magazine article on some aspect of the Arctic or Arctic Change

Ocean 235A – 2 credit: Arctic Change 2015 – Homework 5 Due 11:30am Monday 11th May 2015A topical magazine article on some aspect of the Arctic or Arctic ChangeGoals: – To research some aspect of the Arctic (mentioned in class) that interests you.- To learn to extract key points from a larger amount of material, and to cite your sources.- To develop the ability to communicate your knowledge to those unfamiliar with the Arctic.You may discuss your ideas with others, but write up the article on your own.The HW should be submitted electronically to the class canvas site: https://canvas.uw.edu/courses/967656 asa .DOC OR .DOCX file with filename Lastname_Firstname_HW5_ArcticChange15.doc or .docxInstructions: This homework asks you to write a 1-page article suitable for a magazine on some aspect of theArctic. Pick a topic that interests you. Using class notes, links on the class website, and sources which you findon your own, research your topic. Focus on aspects which you think will be accessible and of interest to thoseunfamiliar with the Arctic. Write up the topic in the manner of a popular science magazine article (e.g.,Scientific American), being sure to be accurate in your facts. You may use up to 2 illustrations in your article(included in the 1page limit), but if they are not your own original work, you must cite where they are from. Themagazine article should be 1 page (12 pt font). On a second page, list the sources you used to research the article.You should list at least 2 sources (not including lecture notes). For each source, state in broad terms whatinformation it provided to you (e.g., overview of changes in sea ice extent, details of getting ice thickness fromsatellite data) and (importantly) how accurate a source you think it is and your reasons for thinking that.Grading (/35pts):Title – 2pt. This should be eye-catching or informative – preferably both.Sources – 10pts. For each of two sources – 1pt for source, 2pt for information provided, 2pt for correctlyunderstanding the likely reliability. If less than 10pts, up to 2 alternative points for extra sources (1 per source).Factual Content – 12pts. The article should contain at least 4 checkable facts, accurately and accessiblyexplained (3pts per fact), e.g., “Arctic sea ice extent in 2007 was less than climatological predictions” would get1pt – it is true, but doesn’t really tell us much accurately, and neither is it easy for someone to visualize. Better(2pts) is “In 2007, the area of the Arctic Ocean covered by sea-ice in September was much less than typical forthat month of the year” – ice extent has been explained, but the magnitude of the change is still a mystery to thereader. Still better (3pts) “In 2007, the area of the Arctic Ocean covered by sea-ice in September (usually themonth with least sea-ice) was much less than typical for that month of the year. It was only ¾ of the 2006 value,and less than the value for 1980 by an area about 1/3rd of the area of the United States. (Source: NSIDC)”.Message – 3pts. Does the article convey an interesting message? Does it cover the basic relevant facts?First paragraph – 2pts. Does the first paragraph grab the reader’s interest and set the scene for the article?Last paragraph – 2pts. Does the last paragraph leave the reader with a clear message?Accessibility to those not familiar with the Arctic – 2pts. How well could a non-expert follow the article?Points will be given here for jargon that is well explained, or for avoiding jargon all together.Style/layout – 2pts. Is the article easy and interesting to read? Does it flow (i.e., is it well constructed)?The ability to write concisely, clearly and accurately is a skill that is very valuable in many walks of life. Veryoften it is helpful to plan out the document before writing whole sentences. For example, for this homework, youcould jot down the ideas you wish to get over. Do some research (starting with the class notes, and moving ontosources as you find them) to flesh out these ideas. Then arrange them in a logical order. Mark any special termsyou’ll need to explain. Consider the opening paragraph – this should try to grab your reader’s attention. Thinkabout the final paragraph, which is much of what your reader will remember – what is the main point you wishto leave them thinking about? Consider if images are necessary/useful to make your point. Only start writingsentences when your outline has all the points you want to make. Make sure your wording and phrasing is yourown. If you have just read the source, it’s often hard to think of a different way of phrasing some of the facts. (Ifyou use their words, you MUST make that clear, with “” and citation.) Often it’s good to make notes from yoursources and only use the notes, not the original source, as you are writing. Finally, review your article from thestandpoint of someone who doesn’t know the Arctic. (Perhaps get someone else to read it.) Did you explain alljargon? Does the excitement you feel for the topic come over? If not, re-edit. Don’t be discouraged at the firstdraft – good writing can take time.Version: 30th April 2015Ocean 235B – 3 credit: Arctic Change 2015 – Homework 5 Due 11:30am Monday 11th May 2015A topical magazine article on some aspect of the Arctic or Arctic ChangeGoals: – To research some aspect of the Arctic (mentioned in class) that interests you.- To learn to extract key points from a larger amount of material, and to cite your sources.- To develop the ability to communicate your knowledge to those unfamiliar with the Arctic.You may discuss your ideas with others, but write up the article on your own.The HW should be submitted electronically to the class canvas site: https://canvas.uw.edu/courses/967656 asa .DOC OR .DOCX file with filename Lastname_Firstname_HW5_ArcticChange15.doc or .docxInstructions: This homework asks you to write a 1-page article suitable for a magazine on some aspect of theArctic. Pick a topic that interests you. Using class notes, links on the class website, and sources which you findon your own, research your topic. Focus on aspects which you think will be accessible and of interest to thoseunfamiliar with the Arctic. Write up the topic in the manner of a popular science magazine article (e.g.,Scientific American), being sure to be accurate in your facts. You may use up to 2 illustrations in your article(included in the 1page limit), but if they are not your own original work, you must cite where they are from. Themagazine article should be 1 page (12 pt font). On a second page, list the sources you used to research the article.You should list at least 3 sources (not including lecture notes). For each source, state in broad terms whatinformation it provided to you (e.g., overview of changes in sea ice extent, details of getting ice thickness fromsatellite data) and (importantly) how accurate a source you think it is and your reasons for thinking that.Grading (/50pts):Title – 3pt. This should be eye-catching or informative – preferably both.Sources – 15pts. For each of three sources – 1pt for source, 2pt for information provided, 2pt for correctlyunderstanding the likely reliability. If less than 10pts, up to 2 alternative points for extra sources (1 per source).Factual Content – 15pts. The article should contain at least 5 checkable facts, accurately and accessiblyexplained (3pts per fact), e.g., “Arctic sea ice extent in 2007 was less than climatological predictions” would get1pt – it is true, but doesn’t really tell us much accurately, and neither is it easy for someone to visualize. Better(2pts) is “In 2007, the area of the Arctic Ocean covered by sea-ice in September was much less than typical forthat month of the year” – ice extent has been explained, but the magnitude of the change is still a mystery to thereader. Still better (3pts) “In 2007, the area of the Arctic Ocean covered by sea-ice in September (usually themonth with least sea-ice) was much less than typical for that month of the year. It was only ¾ of the 2006 value,and less than the value for 1980 by an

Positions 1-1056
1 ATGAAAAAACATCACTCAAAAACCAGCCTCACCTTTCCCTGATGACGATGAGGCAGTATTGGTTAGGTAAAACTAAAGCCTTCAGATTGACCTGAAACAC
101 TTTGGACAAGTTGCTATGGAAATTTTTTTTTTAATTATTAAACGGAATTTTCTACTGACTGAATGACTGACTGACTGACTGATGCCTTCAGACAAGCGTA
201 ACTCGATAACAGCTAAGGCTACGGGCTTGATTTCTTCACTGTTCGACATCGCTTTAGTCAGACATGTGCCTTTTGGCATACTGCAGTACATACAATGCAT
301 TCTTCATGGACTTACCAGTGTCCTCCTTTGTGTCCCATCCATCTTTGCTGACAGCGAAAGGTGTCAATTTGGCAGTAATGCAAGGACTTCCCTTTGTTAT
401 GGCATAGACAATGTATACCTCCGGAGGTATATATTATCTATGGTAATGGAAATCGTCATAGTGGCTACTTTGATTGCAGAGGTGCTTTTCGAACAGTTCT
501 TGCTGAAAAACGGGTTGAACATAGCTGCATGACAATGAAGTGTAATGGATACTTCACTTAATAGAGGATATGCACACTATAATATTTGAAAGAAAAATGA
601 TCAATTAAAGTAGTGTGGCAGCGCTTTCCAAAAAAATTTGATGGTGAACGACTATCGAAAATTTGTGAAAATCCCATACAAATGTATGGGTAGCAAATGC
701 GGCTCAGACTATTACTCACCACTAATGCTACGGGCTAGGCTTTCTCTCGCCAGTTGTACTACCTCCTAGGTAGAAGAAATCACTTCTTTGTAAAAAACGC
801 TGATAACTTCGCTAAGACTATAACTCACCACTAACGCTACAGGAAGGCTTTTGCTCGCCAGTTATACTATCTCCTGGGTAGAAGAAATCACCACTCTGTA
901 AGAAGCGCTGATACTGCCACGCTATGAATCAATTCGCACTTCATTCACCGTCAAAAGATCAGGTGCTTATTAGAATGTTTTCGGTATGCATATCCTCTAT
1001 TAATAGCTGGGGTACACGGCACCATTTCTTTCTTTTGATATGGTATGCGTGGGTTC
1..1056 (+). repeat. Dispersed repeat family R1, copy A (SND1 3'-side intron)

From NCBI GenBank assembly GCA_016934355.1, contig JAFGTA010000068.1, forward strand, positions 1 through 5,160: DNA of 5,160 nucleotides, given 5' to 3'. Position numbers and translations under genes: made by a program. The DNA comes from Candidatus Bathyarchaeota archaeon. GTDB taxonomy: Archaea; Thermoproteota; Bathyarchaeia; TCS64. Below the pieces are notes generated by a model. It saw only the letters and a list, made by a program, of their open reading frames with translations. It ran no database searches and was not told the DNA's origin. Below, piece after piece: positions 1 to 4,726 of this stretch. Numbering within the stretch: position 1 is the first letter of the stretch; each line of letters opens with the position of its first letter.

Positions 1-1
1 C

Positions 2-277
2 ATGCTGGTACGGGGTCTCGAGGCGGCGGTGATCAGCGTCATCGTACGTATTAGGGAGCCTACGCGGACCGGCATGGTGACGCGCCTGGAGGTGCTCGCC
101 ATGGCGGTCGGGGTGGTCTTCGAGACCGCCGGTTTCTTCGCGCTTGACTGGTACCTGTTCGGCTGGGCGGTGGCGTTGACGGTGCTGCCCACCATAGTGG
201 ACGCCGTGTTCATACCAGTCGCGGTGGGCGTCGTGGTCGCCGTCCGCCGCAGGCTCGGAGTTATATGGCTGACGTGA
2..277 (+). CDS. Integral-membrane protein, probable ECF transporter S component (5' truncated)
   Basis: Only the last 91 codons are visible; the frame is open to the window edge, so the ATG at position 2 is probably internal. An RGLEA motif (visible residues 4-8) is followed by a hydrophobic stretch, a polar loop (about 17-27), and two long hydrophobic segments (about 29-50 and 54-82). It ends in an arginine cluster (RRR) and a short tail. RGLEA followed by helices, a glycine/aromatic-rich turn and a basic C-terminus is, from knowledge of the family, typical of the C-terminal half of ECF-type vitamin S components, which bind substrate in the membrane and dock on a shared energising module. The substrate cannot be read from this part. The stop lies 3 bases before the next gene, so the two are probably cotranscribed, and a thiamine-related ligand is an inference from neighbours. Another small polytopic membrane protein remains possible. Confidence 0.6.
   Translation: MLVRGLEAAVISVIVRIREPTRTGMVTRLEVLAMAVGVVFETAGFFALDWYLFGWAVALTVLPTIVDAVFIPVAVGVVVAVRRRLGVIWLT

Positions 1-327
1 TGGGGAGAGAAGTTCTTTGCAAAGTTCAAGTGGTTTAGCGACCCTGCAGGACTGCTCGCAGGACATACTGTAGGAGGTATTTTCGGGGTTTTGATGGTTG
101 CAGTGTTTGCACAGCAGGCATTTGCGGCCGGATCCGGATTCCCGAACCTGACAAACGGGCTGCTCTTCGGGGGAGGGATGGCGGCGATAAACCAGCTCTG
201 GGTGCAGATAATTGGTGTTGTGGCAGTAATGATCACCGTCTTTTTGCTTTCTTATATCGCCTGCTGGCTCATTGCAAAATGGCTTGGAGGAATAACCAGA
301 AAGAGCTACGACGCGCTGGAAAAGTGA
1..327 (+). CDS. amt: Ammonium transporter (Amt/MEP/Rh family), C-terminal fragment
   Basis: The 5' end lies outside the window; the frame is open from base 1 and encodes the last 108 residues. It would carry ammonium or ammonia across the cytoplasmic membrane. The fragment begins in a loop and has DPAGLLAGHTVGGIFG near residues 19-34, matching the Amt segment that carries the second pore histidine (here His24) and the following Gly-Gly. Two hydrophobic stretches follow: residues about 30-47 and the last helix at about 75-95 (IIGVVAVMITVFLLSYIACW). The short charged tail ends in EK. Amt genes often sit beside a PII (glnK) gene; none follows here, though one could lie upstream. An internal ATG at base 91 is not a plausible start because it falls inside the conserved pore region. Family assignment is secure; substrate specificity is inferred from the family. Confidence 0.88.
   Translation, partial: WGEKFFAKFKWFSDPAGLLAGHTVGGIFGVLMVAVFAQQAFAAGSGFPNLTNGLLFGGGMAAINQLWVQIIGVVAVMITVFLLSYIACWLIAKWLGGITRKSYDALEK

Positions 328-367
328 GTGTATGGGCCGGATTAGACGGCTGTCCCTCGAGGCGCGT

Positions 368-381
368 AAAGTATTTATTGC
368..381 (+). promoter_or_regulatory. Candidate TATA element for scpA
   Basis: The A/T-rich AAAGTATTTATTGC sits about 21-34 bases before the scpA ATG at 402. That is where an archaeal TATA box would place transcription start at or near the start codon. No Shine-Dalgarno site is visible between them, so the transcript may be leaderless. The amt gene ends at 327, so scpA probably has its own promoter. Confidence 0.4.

area about 1/3rd of the area of the United States. (Source: NSIDC)”.Message – 4pts. Does the article convey an interesting message? Does it cover all the main relevant facts?First paragraph – 3pts. Does the first paragraph grab the reader’s interest and set the scene for the article?Last paragraph – 3pts. Does the last paragraph leave the reader with a clear message?Accessibility to those not familiar with the Arctic – 4pts. How well could a non-expert follow the article?Points will be given here for jargon that is well explained, or for avoiding jargon all together.Style/layout – 3pts. Is the article easy and interesting to read? Does it flow (i.e., is it well constructed)?The ability to write concisely, clearly and accurately is a skill that is very valuable in many walks of life. Veryoften it is helpful to plan out the document before writing whole sentences. For example, for this homework, youcould jot down the ideas you wish to get over. Do some research (starting with the class notes, and moving ontosources as you find them) to flesh out these ideas. Then arrange them in a logical order. Mark any special termsyou’ll need to explain. Consider the opening paragraph – this should try to grab your reader’s attention. Thinkabout the final paragraph, which is much of what your reader will remember – what is the main point you wishto leave them thinking about? Consider if images are necessary/useful to make your point. Only start writingsentences when your outline has all the points you want to make. Make sure your wording and phrasing is yourown. If you have just read the source, it’s often hard to think of a different way of phrasing some of the facts. (Ifyou use their words, you MUST make that clear, with “” and citation.) Often it’s good to make notes from yoursources and only use the notes, not the original source, as you are writing. Finally, review your article from thestandpoint of someone who doesn’t know the Arctic. (Perhaps get someone else to read it.) Did you explain alljargon? Does the excitement you feel for the topic come over? If not, re-edit. Don’t be discouraged at the firstdraft – good writing can take time.Version: 30th April 2015